Groupon fired CEO Andrew Mason (right) last week. (Bloomberg )
Before the advent of Daily Deals, coupons were only good for making collages, keeping grandmothers busy and lining your pet monkey's cage. Invest in Chicago's best-known online coupon maker with today's Groupon: $3 billion for purchase of the company, down from its $17 billion valuation in 2011 (a $14 billion value!). HURRY, ONLY 1 AVAILABLE! P.S. Please buy us.
Just kidding. Groupon isn't actually listed for sale, and I don't advise walking up to its Chicago headquarters and trying to use the above fake Groupon.
Yet the company looks like it's in serious trouble, which is too bad. If you're an actor, artist, writer, comedian, musician, slam poet or unicycling juggler who lived in Chicago in the past half-decade, there's a good chance you either got a job at Groupon or desperately applied for one.
Last week, Groupon fired CEO Andrew Mason and now is facing what the Tribune politely called "a crossroads." I'd say it's more like a tech version of the Titanic careening into a massive economic bubble that could sink Groupon and take its 10,000 employees down with the ship. Why? Well, Mason said it himself in his hilarious, self-effacing resignation letter, which managed to reference his 40-pound weight gain and the classic Nintendo game "Battletoads" in the same paragraph.
"From controversial metrics ... to our material weakness to two quarters of missing our own expectations and a stock price that's hovering around one-quarter of our listing price, the events of the last year and a half speak for themselves," Mason wrote in his farewell address.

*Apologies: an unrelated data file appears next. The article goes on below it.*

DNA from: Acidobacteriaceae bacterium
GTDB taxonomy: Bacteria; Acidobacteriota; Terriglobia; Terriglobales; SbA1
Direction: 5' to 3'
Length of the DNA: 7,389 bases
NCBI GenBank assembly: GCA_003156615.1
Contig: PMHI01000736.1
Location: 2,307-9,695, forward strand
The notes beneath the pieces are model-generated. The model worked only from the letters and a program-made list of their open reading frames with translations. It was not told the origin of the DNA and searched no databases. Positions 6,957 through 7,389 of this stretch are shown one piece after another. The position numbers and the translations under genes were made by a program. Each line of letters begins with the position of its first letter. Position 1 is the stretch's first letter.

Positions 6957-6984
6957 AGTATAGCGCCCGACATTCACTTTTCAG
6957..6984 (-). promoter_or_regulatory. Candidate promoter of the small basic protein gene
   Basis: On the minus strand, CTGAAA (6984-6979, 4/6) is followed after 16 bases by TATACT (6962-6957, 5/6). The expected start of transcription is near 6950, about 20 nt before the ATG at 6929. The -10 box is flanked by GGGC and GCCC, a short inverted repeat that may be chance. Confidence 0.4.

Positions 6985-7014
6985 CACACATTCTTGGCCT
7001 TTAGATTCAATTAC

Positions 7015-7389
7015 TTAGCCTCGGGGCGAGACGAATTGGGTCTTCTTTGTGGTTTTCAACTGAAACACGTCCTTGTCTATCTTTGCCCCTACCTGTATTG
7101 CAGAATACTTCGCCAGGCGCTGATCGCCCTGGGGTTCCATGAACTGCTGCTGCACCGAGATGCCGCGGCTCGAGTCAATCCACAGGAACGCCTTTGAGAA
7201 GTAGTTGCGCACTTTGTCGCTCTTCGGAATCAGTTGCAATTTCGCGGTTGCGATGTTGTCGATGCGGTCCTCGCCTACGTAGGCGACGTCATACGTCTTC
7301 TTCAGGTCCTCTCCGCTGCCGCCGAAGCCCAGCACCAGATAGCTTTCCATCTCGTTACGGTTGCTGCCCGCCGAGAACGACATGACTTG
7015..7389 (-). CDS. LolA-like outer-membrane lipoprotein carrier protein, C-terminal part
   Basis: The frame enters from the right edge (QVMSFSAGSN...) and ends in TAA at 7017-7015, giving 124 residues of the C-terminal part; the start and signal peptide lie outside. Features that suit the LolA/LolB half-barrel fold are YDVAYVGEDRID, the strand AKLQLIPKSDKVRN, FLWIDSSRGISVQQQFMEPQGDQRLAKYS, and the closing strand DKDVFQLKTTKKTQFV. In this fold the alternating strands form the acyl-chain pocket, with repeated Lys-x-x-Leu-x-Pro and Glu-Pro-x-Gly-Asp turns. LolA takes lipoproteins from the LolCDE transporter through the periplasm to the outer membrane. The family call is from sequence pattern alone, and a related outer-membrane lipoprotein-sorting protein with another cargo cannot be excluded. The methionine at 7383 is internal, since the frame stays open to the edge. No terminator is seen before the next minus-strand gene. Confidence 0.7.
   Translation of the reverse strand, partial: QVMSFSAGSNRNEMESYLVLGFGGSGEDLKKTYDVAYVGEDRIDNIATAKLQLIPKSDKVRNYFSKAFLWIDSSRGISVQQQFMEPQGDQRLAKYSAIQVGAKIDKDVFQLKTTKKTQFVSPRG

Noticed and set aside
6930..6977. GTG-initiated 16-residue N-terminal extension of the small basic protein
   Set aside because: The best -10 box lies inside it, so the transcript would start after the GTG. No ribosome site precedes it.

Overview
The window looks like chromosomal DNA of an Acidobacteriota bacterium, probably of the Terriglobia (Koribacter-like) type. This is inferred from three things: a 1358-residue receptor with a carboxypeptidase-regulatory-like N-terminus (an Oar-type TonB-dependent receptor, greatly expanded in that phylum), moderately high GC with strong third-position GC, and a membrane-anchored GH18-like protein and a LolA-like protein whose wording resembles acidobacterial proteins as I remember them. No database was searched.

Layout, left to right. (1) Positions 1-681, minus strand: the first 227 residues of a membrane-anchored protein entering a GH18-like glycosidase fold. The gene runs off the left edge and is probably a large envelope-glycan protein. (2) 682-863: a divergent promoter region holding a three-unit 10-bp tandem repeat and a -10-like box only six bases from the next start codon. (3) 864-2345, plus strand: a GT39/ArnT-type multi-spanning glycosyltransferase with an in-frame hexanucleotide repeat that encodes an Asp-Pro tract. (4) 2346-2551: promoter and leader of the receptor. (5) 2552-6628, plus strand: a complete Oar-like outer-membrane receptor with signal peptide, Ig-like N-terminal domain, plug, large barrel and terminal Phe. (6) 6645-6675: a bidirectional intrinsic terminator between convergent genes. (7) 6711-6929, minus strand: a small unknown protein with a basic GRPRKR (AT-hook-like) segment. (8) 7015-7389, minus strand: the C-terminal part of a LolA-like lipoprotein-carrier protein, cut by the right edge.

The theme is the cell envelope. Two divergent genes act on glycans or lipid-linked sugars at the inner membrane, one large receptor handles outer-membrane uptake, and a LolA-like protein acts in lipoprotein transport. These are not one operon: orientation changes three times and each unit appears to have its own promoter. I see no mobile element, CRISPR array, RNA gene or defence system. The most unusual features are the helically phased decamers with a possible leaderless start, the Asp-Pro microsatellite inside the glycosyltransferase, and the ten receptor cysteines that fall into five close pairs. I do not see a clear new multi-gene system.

They do indeed, which is why I won't waste the rest of this column pointing out the unsustainability of growing a corporation faster than any in the history of the world, according to Forbes, on the idea of well-crafted spam.
I'm here instead to pre-eulogize Groupon and its role as a savior to Chicago's perpetually underemployed creative class.
Back in 2010, I couldn't believe my ears when I heard Groupon was mass-hiring artsy 20- and 30-somethings to write and edit ridiculous ad copy starring a blinged-out cat who promoted bargain yoga sessions and sailing classes.
You didn't even really need to be qualified to work there. Groupon's theory: It's easier to teach people its mysterious ways and wacky humor than to unteach a group of established professionals. That's why instead of hiring people like me—yep, I got rejected for an editorial job at the end of ’10—they often opted for saxophone players, theater assistants and improv comics to craft The Groupon Voice.
Between the decent pay and benefits, the crazy unlimited vacation time policy and the over-the-top office parties (the holiday party in ’11 included a DJ, acrobats and belly dancers), I half wondered if Groupon was a secret welfare program for young people with otherwise worthless liberal arts degrees. That's why I am already mourning the thought that Groupon could be dying or drastically changing under a new CEO so that it can finally reach profitability.
For a time, it was a shining beacon of hope for those of us who suddenly believed it was possible to do what you love without having to compromise and work a dead-end job to support it.
The story of Groupon—its meteoric rise to fame, unconventional CEO and young, creative staff—now sounds a little bit like a too-good-to-be-true fairy tale. In the end ... well, it probably is.
Ryan Smith is a RedEye special contributor.
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